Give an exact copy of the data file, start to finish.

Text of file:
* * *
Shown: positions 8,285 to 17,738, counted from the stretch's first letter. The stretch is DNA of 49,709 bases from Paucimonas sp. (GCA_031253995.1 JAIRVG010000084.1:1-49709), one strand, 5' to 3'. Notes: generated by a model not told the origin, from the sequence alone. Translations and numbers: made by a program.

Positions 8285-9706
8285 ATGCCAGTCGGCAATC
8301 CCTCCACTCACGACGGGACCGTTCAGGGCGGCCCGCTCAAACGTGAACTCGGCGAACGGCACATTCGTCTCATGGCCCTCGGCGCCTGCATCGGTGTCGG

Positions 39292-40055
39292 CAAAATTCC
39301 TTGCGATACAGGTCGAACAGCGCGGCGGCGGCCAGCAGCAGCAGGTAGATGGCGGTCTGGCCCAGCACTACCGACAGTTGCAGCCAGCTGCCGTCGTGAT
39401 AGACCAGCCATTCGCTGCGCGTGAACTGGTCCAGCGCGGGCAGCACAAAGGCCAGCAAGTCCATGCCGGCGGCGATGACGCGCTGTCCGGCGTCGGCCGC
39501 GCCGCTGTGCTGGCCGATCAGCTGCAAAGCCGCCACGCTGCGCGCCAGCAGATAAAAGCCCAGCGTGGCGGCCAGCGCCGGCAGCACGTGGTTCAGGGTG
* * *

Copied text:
Shown: positions 8,285 to 17,738, counted from the stretch's first letter. The stretch is DNA of 49,709 bases from Paucimonas sp. (GCA_031253995.1 JAIRVG010000084.1:1-49709), one strand, 5' to 3'. Notes: generated by a model not told the origin, from the sequence alone. Translations and numbers: made by a program.

Positions 8285-9706
8285 ATGCCAGTCGGCAATC
8301 CCTCCACTCACGACGGGACCGTTCAGGGCGGCCCGCTCAAACGTGAACTCGGCGAACGGCACATTCGTCTCATGGCCCTCGGCGCCTGCATCGGTGTCGG

Positions 39292-40055
39292 CAAAATTCC
39301 TTGCGATACAGGTCGAACAGCGCGGCGGCGGCCAGCAGCAGCAGGTAGATGGCGGTCTGGCCCAGCACTACCGACAGTTGCAGCCAGCTGCCGTCGTGAT
39401 AGACCAGCCATTCGCTGCGCGTGAACTGGTCCAGCGCGGGCAGCACAAAGGCCAGCAAGTCCATGCCGGCGGCGATGACGCGCTGTCCGGCGTCGGCCGC
39501 GCCGCTGTGCTGGCCGATCAGCTGCAAAGCCGCCACGCTGCGCGCCAGCAGATAAAAGCCCAGCGTGGCGGCCAGCGCCGGCAGCACGTGGTTCAGGGTG